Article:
The SK2-long isoform directs synaptic localization and function of SK2-containing channels

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Abstract

SK2-containing channels are expressed in the postsynaptic density (PSD) of dendritic spines on mouse hippocampal area CA1 pyramidal neurons and influence synaptic responses, plasticity and learning. The Sk2 gene (also known as Kcnn2) encodes two isoforms that differ only in the length of their N-terminal domains. SK2-long (SK2-L) and SK2-short (SK2-S) are coexpressed in CA1 pyramidal neurons and likely form heteromeric channels. In mice lacking SK2-L (SK2-S only mice), SK2-S–containing channels were expressed in the extrasynaptic membrane, but were excluded from the PSD. The SK channel contribution to excitatory postsynaptic potentials was absent in SK2-S only mice and was restored by SK2-L re-expression. Blocking SK channels increased the amount of long-term potentiation induced in area CA1 in slices from wild-type mice but had no effect in slices from SK2-S only mice. Furthermore, SK2-S only mice outperformed wild-type mice in the novel object recognition task. These results indicate that SK2-L directs synaptic SK2-containing channel expression and is important for normal synaptic signaling, plasticity and learning.

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Figure 1: Subcellular localization of SK2-L in dendritic spines of wild-type CA1 pyramidal neurons.
Figure 2: Sk2 gene locus and western blot.
Figure 3: Subcellular localization of SK2 in wild-type and SK2-S only CA1 pyramidal neurons.
Figure 4: SK2-containing channels are expressed in the plasma membrane of SK2-S only CA1 pyramidal neurons.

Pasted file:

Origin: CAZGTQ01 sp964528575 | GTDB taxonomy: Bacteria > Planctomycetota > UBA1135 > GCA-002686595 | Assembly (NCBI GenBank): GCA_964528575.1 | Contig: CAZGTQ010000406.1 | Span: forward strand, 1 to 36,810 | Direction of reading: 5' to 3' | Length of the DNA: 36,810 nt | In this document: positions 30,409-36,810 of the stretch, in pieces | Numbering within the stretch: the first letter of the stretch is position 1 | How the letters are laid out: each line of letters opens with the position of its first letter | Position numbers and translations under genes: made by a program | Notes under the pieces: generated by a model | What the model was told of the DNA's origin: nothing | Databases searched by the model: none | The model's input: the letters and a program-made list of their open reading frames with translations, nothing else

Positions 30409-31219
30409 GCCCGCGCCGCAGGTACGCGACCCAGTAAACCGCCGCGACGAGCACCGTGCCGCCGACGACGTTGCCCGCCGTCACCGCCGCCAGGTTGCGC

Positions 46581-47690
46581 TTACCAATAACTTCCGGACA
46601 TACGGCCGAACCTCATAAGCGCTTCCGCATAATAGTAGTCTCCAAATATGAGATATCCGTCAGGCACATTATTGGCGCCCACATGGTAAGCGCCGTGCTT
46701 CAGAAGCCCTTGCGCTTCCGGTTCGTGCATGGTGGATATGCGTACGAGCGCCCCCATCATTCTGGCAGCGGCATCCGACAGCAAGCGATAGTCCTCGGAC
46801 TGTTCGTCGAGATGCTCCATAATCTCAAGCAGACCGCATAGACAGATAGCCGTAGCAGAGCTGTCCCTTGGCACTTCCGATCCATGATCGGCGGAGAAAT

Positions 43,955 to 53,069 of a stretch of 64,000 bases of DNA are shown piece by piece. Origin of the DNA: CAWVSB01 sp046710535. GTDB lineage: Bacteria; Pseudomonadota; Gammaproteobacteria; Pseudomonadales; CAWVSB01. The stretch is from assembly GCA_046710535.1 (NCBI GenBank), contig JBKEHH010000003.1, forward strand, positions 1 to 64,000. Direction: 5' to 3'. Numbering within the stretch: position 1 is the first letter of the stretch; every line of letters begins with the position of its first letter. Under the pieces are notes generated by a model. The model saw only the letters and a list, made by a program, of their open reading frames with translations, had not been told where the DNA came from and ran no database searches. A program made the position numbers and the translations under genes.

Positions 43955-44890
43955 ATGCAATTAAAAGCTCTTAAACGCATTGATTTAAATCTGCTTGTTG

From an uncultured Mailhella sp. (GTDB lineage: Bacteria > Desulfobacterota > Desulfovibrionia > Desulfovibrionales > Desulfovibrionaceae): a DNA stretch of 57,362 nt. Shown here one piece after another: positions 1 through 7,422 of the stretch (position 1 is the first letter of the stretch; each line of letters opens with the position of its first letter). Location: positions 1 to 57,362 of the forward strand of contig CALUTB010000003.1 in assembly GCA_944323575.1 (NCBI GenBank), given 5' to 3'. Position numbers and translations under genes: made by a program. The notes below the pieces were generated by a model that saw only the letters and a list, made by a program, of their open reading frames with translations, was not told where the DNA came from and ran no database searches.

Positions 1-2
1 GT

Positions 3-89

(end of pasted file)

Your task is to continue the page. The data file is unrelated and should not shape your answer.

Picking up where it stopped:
Figure 5: SK2-L re-expression re-instates apamin sensitivity to synaptically evoked glutamatergic EPSPs.
Figure 6: SK channel activity affects LTP in wild-type, but not SK2-S only, mice.
Figure 7: Spatial memory is impaired in SK2-S only mice.

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Acknowledgements

We thank K. Vick, C. Christakis and K. Smith (all from FAU) for their expert assistance with the behavioral testing. This work was supported by US National Institutes of Health grants NS038880 (J.P.A.), MH081860-01 (J.M.), F32MH080480 (M.T.L.) and MH0876591-01 (R.W.S.), National Science Foundation grant IBN 0630522 (R.W.S.), and grants from the Spanish Ministry of Education and Science (CONSOLIDER CSD2008-00005) and Consejería de Educación y Ciencia, Junta de Comunidades de Castilla-La Mancha (PPII11-0284-9301) and Spanish Ministry of Education and Science (BFU-2009-08404/BFI) to R.L.

Author information

D.A., M.T.L., K.W. and N.K. performed the electrophysiology. C.T.B. performed molecular biology and biochemistry. R.L., C.B.-M. and R.S. were responsible for iEM. M.W. provided the antibodies. R.W.S. was responsible for the behavioral testing. J.P.A. and J.M. wrote the manuscript.

Correspondence to James Maylie or John P Adelman.

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